Foreign Aid Transparency and Accountability: It’s Something We Can All Agree On

Melissa Kaplan, advocacy manager for aid reform at InterAction, wrote about the recently introduced Foreign Aid Transparency and Accountability Act in an op-ed in CQ. See an excerpt of the piece below.


“The world we live in today is more tightly interconnected than it has ever been. It’s not a question of whether foreign assistance is necessary, but rather how we can best utilize this important tool to reduce extreme poverty as a prominent signal of America’s moral leadership. President Barack Obama recently completed a high-profile trip to Africa — a continent that has suffered greatly from war, poverty and disease but also a place where U.S. foreign assistance has had a real and positive impact through programs such as the President’s Emergency Plan for AIDS Relief (an HIV and AIDs initiative that has provided anti-retroviral treatment, care and other support to millions around the world). At less than 1 percent of the federal budget, foreign assistance represents a tiny sliver of U.S. spending, but the dollars invested in the State Department and U.S. Agency for International Development can do an enormous amount of good even on a relative shoestring.”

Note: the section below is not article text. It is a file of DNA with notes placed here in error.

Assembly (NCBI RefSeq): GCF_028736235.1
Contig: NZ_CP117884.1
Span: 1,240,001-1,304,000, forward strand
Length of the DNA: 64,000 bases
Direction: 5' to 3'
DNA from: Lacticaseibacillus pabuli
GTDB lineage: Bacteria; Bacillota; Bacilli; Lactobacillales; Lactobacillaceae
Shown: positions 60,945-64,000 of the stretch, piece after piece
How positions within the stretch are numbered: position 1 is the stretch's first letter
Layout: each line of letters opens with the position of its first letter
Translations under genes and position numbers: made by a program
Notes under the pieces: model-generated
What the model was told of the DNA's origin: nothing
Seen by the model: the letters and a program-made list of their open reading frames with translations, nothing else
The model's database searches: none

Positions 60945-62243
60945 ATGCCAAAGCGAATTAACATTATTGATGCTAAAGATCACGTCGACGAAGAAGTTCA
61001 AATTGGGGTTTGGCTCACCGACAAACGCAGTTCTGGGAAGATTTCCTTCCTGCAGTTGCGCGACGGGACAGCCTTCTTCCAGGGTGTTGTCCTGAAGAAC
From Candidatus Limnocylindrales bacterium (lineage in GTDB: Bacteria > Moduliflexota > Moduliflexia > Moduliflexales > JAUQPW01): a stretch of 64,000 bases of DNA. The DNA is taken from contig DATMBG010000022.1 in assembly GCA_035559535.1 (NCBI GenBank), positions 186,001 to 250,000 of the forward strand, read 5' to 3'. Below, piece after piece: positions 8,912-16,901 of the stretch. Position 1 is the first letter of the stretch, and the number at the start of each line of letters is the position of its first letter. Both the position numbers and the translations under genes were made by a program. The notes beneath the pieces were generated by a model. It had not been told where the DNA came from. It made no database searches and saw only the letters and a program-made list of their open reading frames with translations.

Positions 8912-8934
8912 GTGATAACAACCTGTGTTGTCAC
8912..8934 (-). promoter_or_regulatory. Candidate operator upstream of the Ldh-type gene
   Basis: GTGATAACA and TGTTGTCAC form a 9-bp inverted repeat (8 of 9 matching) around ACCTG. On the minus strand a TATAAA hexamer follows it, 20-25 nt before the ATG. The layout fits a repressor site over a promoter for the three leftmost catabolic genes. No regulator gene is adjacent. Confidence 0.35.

“Many problems facing Congress today seem intractable, and our legislative branch is often stymied by partisan rancor that prevents the implementation of much-needed solutions to pressing problems. The Foreign Aid Transparency and Accountability Act represents a chance to break through this logjam and enact common-sense legislation that will enable our foreign assistance programs to work better. It’s no wonder that this legislation has drawn such strong bipartisan support among those who believe in the good foreign assistance can do, and want to see that it’s carried out as effectively as possible. Despite its unanimous approval by the House of Representatives, time ran out last Congress before the Senate had a chance to vote on FATA. Now that it has been reintroduced, with additional, stronger language on monitoring and evaluation, I am confident that it can and will pass in both chambers this year.”

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